M¡longa – Sidi Larbi Cherkaoui : “a formidable achievement in a spectacular show”

Milonga- Silvina Cortes & Damien Fournier

Sidi Larbi Cherkaoui’s m¡longa bills itself and delivers as “tango for the 21st century.” And in the present, where humans are simultaneously over-stimulated and desensitised on a daily basis, enchanting attendees for 90 minutes straight is a formidable achievement.

During the smouldering programme, women are literally swept off their feet to live music as suave as James Bond. Maricel Giacomini and partner Bruno Gibertoni open the show by melting into lunges and crisply hooking legs. They skim across the stage like water bugs. And suddenly, a flurry of interactions, not unfamiliar to musical theatregoers, supersedes the couple’s intimacy. Movement bursts across the stage and echoes in variations, blooming throughout the group.

The tangueros’ bodies speak clearly and elegantly. Legs rear behind the dancers in back attitude; spines arch in surrender. Whipping chaines turns propel female dancers across the stage, where they lift their powerful, goddess-like legs straight up towards the heavens. Even a grounded bend of the knees scintillates.

m¡longa explores the diversification of tango as an expressive art form. A physical conversation sours into a power struggle as the word “celosa” (Spanish for ‘jealous’) rings over inarticulate murmurs. A trio of men display their strength and speed in choreography that is refreshingly not based upon a duel. And a light-hearted duet featuring Vivana D’attoma’s vibrant red curls and hilarious facial expressions could not have been more engrossing – even if Lucille Ball were to take stage.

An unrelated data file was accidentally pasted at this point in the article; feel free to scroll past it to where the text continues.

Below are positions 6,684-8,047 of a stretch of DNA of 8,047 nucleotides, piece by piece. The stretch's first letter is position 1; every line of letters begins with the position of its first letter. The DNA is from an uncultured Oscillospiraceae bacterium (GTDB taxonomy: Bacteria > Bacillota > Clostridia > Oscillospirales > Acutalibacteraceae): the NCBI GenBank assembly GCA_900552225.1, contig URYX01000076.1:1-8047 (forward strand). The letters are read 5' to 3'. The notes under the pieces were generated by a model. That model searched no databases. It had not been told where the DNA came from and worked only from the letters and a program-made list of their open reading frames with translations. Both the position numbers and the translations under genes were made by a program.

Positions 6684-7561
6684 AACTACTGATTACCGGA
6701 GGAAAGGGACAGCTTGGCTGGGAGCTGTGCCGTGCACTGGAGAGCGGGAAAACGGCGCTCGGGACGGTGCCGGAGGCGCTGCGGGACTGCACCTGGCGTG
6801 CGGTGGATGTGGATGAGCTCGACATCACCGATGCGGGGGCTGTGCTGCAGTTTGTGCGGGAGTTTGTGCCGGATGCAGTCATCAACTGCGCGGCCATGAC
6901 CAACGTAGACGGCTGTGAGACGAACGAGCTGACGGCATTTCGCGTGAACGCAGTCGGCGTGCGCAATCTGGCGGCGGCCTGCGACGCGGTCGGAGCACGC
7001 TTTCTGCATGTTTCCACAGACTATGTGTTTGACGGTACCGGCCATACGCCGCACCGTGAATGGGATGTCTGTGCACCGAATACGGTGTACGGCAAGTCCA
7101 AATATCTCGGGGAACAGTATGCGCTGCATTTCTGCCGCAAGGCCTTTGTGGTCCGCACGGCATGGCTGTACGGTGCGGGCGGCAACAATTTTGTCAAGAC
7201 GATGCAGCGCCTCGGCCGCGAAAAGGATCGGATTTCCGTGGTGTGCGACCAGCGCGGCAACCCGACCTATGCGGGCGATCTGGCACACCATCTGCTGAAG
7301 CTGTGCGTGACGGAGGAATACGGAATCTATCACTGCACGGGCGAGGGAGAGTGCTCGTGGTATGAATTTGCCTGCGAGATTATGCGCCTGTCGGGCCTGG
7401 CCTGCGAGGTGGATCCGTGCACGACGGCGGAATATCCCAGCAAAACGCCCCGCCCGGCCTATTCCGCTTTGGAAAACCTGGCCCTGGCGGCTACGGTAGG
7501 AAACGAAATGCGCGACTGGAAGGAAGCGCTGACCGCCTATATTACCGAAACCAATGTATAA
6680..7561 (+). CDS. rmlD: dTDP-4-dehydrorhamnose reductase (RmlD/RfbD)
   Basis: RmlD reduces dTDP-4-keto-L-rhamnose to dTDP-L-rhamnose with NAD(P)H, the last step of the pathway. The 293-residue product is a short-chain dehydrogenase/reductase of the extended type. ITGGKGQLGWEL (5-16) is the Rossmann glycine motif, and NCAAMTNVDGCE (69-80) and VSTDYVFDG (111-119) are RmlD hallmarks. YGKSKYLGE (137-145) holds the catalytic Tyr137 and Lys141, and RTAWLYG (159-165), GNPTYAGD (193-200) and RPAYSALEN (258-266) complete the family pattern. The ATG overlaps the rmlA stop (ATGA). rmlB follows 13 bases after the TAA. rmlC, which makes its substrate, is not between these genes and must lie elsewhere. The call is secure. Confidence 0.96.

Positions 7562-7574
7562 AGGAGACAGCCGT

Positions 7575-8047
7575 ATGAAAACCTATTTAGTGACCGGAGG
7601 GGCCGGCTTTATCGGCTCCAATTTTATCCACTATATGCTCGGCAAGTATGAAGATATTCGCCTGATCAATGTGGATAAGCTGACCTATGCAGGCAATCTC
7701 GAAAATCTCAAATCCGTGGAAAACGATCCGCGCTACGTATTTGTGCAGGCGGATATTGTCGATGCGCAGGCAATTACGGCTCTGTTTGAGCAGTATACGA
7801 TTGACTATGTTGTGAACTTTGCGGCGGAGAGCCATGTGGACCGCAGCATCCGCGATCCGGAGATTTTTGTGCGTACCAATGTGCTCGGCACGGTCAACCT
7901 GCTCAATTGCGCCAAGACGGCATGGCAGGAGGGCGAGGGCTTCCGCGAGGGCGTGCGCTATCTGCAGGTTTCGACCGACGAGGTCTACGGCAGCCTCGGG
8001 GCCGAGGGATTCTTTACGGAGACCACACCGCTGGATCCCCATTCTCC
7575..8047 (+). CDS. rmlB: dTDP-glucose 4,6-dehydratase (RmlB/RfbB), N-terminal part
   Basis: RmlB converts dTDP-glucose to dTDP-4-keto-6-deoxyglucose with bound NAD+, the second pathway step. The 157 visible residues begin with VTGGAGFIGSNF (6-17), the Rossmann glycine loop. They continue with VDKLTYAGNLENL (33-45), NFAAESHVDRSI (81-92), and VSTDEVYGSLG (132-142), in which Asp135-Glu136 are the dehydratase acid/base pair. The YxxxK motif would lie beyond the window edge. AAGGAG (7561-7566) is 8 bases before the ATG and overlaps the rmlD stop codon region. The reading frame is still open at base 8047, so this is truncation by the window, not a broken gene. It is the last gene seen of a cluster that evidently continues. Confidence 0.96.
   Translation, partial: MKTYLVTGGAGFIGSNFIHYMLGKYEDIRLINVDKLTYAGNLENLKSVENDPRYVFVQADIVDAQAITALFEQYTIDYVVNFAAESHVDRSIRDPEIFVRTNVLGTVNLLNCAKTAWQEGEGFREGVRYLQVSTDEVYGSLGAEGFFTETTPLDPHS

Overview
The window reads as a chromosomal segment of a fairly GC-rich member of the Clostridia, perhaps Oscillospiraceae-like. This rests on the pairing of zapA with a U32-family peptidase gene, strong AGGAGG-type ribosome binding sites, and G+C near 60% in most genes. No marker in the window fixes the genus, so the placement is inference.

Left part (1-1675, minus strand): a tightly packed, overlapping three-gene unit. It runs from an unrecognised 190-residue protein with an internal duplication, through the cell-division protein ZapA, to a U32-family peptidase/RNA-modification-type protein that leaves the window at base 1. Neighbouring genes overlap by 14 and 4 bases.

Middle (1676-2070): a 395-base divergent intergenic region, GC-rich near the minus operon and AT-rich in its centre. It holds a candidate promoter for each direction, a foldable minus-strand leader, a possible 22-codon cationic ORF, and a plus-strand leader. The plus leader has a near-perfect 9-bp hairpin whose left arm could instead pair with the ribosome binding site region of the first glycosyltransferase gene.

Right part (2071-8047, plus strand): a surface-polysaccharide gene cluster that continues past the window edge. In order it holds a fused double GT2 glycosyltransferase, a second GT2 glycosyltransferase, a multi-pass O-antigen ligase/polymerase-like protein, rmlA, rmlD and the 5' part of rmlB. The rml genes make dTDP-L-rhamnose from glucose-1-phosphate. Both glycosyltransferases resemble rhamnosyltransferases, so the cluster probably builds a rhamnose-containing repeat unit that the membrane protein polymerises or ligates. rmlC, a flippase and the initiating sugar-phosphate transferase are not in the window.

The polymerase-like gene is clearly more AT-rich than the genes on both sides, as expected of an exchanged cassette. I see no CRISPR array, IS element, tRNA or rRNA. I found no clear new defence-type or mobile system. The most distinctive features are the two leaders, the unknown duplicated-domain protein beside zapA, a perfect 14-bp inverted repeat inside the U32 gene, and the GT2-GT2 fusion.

In between video scenes offering a whirlwind tour of Buenos Aires, modern dancer Silvina Cortés changes the pace with a self-indulgent, yet self-loathing solo. Joined by partner Damien Fournier, the duet careens into a satisfying loop of freewheeling motion. The complex floor patterns are reminiscent of Argentine tango’s swirling dynamic. However, only later do the tangueros positively acknowledge their dancing before all join the counter-clockwise line of dance for milonga.

During the final scene, the cast intertwines arms with their partners as they step around stage, instead of traditionally tangling their legs. Although seemingly a superficial modern twist, performed well, the audience can admire how the dancers relate and move together in shared space. Choreographer Sidi Larbi Cherkaoui, aided by tango expert Nélida Rodríguez de Aure, comprehensively experiments with tango by varying the number and gender of dancers and adding unique stylistic elements in an all-around spectacular show.

Review by Alison Roberts-Tse at Sadler’s Wells on 22 May.

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